Last week I attended the International Conference on the Fantastic in the Arts in Orlando. As usual, I spent time with Jacqueline's co-author Jean Lorrah, who is one of the founding members. She has never missed even one year since the beginning of the con!
Author guests of honor were China Mieville and Kelly Link. At one of the luncheons Mieville gave a speech focused on the "uncanny," proposing a new category of horror, the "abcanny." He then, with illustrative slides, riffed on other potential categories, getting ever wilder with the surcanny, subcanny, supercanny, and almost any prefix you could think of. The guest scholar, Jeffrey Jerome Cohen, spoke at the other luncheon on "The Undead," with many zombie-related slides.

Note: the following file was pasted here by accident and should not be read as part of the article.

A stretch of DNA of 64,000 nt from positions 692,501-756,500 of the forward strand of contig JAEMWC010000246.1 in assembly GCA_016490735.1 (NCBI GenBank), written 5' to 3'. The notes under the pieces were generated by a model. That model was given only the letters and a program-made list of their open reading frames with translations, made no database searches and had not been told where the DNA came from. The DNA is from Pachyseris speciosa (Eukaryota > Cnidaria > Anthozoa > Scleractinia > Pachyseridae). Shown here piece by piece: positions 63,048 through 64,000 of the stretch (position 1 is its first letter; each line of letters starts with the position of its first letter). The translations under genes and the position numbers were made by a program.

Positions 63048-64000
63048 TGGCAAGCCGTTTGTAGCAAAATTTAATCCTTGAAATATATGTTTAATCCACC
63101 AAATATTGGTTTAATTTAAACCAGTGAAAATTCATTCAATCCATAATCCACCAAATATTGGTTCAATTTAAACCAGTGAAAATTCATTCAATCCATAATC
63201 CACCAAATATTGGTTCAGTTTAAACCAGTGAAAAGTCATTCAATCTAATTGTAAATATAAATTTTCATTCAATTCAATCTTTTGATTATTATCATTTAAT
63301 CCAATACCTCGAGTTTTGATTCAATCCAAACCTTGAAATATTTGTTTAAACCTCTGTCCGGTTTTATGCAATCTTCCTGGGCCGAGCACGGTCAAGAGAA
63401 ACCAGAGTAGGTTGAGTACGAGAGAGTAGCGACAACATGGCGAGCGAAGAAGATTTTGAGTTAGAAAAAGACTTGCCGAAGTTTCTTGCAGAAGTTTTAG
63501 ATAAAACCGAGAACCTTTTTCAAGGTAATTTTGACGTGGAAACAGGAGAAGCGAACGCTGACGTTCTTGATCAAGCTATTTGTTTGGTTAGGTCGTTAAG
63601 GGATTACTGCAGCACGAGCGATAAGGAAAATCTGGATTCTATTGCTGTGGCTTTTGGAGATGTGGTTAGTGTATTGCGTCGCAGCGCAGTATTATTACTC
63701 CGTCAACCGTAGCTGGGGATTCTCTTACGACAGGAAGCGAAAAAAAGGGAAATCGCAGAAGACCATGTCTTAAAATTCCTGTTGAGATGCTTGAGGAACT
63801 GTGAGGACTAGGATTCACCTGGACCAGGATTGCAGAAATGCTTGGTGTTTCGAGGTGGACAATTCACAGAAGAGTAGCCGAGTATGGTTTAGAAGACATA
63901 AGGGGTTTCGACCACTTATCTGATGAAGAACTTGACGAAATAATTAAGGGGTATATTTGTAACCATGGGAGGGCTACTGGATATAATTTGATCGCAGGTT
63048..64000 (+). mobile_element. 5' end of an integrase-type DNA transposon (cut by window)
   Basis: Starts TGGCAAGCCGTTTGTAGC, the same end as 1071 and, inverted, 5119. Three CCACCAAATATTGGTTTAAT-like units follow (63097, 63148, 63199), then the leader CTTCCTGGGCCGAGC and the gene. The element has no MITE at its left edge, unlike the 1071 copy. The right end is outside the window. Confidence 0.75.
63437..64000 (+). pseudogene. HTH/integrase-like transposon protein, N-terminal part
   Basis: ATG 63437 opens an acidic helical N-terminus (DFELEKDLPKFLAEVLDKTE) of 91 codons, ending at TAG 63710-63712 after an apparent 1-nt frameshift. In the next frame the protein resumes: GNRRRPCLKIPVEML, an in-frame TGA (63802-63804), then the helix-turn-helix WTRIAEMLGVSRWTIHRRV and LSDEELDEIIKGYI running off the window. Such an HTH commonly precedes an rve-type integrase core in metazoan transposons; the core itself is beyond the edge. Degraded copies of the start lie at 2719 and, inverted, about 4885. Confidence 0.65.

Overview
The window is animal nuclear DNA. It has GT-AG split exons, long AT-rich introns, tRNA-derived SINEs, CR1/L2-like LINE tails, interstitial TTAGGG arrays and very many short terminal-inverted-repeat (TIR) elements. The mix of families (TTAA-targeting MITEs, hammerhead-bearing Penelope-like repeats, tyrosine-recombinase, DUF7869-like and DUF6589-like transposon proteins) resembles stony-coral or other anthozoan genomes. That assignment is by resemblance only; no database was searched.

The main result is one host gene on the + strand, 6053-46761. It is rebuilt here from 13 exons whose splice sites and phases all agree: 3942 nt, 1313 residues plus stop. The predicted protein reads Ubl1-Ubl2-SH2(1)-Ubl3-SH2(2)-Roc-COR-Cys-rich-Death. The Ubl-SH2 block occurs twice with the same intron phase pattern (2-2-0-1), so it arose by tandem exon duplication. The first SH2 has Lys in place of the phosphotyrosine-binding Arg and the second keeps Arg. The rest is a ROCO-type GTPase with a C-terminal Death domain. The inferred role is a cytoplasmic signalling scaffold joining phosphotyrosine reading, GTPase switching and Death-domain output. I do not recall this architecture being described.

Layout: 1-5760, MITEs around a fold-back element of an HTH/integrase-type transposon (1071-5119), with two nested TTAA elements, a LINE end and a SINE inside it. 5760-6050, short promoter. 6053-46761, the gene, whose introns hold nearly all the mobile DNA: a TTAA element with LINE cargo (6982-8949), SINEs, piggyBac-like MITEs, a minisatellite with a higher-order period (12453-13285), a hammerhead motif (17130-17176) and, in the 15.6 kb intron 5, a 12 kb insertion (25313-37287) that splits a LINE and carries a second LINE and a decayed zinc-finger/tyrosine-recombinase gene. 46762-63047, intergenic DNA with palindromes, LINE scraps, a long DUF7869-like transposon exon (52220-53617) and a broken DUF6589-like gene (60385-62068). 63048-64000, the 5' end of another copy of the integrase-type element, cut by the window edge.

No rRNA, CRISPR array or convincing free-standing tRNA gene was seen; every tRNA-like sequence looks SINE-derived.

The theme of the conference was "The Monstrous Fantastic." Distinctions were made between "monsters" and people or entities that perform monstrous actions. Panel discussions often developed the concept of the monster as a reflection of us -- the familiar "when you stare into the abyss, the abyss stares back" idea.
Our vampire-and-revenant division, the Lord Ruthven Assembly, presented its fiction award to THE LAST WEREWOLF, by Glen Duncan (which does include vampires as prominent secondary characters), and its nonfiction award to THE VAMPIRE DEFANGED, by Susannah Clements.
To give you another glimpse of what this conference is like, one poetry reading session had the theme of Monstrous Pets and was titled, "It Might Kill You, But It's So Cute."
Margaret L. Carter
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